Ladew Topiary Gardens

Named One of the Top 5 Gardens
in North America

Young Successional Forest

The walk here cuts through a young forest that arose from an old field. It developed when woody shrubs such as red cedar (Juniperis virginiaia), blackhaw (Viburnum prunifolium), arrowwood (V.dentatum/recognitum) and maple-leaf viburnum (V.acerfolium) shaded out the grasses and wildflowers. These shrubs ultimately will form the lower layer of the maturing forest as the taller maples, tulip poplars and oaks become more numerous. In this region an oak-dominated forest is typically the final stage of succession. Most stages of this type of succession are present at Ladew.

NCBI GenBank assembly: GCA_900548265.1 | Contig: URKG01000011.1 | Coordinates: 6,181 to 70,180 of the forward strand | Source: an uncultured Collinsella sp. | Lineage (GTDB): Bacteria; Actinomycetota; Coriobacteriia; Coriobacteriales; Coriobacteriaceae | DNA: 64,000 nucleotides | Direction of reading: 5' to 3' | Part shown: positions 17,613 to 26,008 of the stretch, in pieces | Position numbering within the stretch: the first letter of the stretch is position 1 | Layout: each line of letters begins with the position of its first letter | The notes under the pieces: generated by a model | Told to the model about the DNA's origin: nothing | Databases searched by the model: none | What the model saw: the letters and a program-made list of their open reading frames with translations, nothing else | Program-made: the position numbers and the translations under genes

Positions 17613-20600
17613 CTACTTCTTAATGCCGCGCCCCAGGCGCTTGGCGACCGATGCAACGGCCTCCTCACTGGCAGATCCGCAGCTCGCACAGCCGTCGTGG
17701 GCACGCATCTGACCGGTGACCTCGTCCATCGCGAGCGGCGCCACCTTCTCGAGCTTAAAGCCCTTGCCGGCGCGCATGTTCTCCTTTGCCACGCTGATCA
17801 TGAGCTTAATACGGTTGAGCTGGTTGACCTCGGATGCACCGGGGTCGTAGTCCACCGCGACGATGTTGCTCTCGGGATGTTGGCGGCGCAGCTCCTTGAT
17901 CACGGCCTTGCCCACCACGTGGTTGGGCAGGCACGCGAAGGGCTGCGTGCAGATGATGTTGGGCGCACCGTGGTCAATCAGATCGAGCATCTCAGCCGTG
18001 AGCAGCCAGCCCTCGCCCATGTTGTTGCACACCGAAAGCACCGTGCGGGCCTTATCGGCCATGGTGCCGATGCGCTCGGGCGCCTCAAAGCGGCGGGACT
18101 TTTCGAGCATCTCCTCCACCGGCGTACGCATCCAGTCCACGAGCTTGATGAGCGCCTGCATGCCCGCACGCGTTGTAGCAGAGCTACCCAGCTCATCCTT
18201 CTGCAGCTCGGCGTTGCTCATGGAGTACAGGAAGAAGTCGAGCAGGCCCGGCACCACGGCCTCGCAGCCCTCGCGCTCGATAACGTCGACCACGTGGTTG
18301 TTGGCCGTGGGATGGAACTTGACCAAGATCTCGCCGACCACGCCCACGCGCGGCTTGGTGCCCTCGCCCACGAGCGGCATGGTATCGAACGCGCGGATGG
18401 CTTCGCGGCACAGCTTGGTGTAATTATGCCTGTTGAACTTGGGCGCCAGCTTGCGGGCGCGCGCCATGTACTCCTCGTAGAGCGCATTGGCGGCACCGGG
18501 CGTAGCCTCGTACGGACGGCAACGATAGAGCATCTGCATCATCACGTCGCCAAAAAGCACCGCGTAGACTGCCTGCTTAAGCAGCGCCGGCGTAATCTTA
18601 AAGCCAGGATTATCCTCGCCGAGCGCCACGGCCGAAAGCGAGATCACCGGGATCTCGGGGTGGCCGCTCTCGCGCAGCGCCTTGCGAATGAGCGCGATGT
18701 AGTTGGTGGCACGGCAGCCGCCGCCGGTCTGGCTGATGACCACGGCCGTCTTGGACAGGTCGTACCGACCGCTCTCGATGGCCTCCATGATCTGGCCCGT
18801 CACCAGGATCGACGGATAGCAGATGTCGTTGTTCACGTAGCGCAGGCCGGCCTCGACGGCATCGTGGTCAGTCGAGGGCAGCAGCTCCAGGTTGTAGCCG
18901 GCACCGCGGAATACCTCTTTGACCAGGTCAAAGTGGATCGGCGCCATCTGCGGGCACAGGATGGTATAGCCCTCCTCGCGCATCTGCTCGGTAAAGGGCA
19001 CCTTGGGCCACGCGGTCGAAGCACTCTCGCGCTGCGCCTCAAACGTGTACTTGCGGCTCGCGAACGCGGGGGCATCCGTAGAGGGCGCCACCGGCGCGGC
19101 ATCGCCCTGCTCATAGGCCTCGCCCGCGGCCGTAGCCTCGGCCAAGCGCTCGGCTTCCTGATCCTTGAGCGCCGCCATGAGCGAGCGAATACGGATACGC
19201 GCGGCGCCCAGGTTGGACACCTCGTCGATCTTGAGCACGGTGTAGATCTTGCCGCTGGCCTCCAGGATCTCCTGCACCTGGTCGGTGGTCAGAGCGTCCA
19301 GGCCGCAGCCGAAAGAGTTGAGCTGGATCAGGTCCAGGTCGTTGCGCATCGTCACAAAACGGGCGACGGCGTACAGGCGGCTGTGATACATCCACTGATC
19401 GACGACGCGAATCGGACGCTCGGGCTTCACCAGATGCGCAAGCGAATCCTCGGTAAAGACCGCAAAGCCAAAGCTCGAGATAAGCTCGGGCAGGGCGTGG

Virburnums produce fruits that feed many birds and mammals.
Arrowwood is so named because Native Americans once used its straight
branches for arrow shafts.

View a map of the Nature Walk